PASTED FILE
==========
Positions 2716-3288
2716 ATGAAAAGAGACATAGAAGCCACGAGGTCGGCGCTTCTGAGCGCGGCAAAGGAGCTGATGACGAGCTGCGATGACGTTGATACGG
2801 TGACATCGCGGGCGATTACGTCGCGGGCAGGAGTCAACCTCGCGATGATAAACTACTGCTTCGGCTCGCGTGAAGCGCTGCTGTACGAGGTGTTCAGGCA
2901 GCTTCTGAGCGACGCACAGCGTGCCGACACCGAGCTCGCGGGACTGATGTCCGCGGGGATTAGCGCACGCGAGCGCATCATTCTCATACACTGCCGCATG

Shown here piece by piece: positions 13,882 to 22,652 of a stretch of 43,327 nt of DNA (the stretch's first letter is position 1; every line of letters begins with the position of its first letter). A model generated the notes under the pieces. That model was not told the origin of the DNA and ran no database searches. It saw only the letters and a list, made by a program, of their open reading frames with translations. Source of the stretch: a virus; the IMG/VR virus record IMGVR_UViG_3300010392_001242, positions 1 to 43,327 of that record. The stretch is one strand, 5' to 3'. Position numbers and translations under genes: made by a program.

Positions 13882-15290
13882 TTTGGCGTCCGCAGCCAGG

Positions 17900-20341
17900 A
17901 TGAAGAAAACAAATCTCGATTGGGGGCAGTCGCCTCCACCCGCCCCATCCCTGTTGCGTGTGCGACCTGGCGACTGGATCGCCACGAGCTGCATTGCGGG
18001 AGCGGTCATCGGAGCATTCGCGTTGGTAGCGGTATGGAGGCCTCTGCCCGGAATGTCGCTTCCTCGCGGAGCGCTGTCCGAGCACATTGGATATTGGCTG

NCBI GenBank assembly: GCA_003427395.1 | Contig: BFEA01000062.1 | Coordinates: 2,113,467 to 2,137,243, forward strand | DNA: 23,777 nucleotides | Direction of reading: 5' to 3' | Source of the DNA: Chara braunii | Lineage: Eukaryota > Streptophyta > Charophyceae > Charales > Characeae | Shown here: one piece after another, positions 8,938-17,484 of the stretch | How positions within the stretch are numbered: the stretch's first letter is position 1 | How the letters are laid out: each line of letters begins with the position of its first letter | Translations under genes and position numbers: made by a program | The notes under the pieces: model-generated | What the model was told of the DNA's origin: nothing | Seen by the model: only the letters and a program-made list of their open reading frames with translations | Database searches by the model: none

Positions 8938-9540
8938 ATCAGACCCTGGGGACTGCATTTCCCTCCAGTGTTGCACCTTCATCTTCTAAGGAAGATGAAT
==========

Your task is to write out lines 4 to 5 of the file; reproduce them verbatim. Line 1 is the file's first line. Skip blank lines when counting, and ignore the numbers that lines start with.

2901 GCTTCTGAGCGACGCACAGCGTGCCGACACCGAGCTCGCGGGACTGATGTCCGCGGGGATTAGCGCACGCGAGCGCATCATTCTCATACACTGCCGCATG

Shown here piece by piece: positions 13,882 to 22,652 of a stretch of 43,327 nt of DNA (the stretch's first letter is position 1; every line of letters begins with the position of its first letter). A model generated the notes under the pieces. That model was not told the origin of the DNA and ran no database searches. It saw only the letters and a list, made by a program, of their open reading frames with translations. Source of the stretch: a virus; the IMG/VR virus record IMGVR_UViG_3300010392_001242, positions 1 to 43,327 of that record. The stretch is one strand, 5' to 3'. Position numbers and translations under genes: made by a program.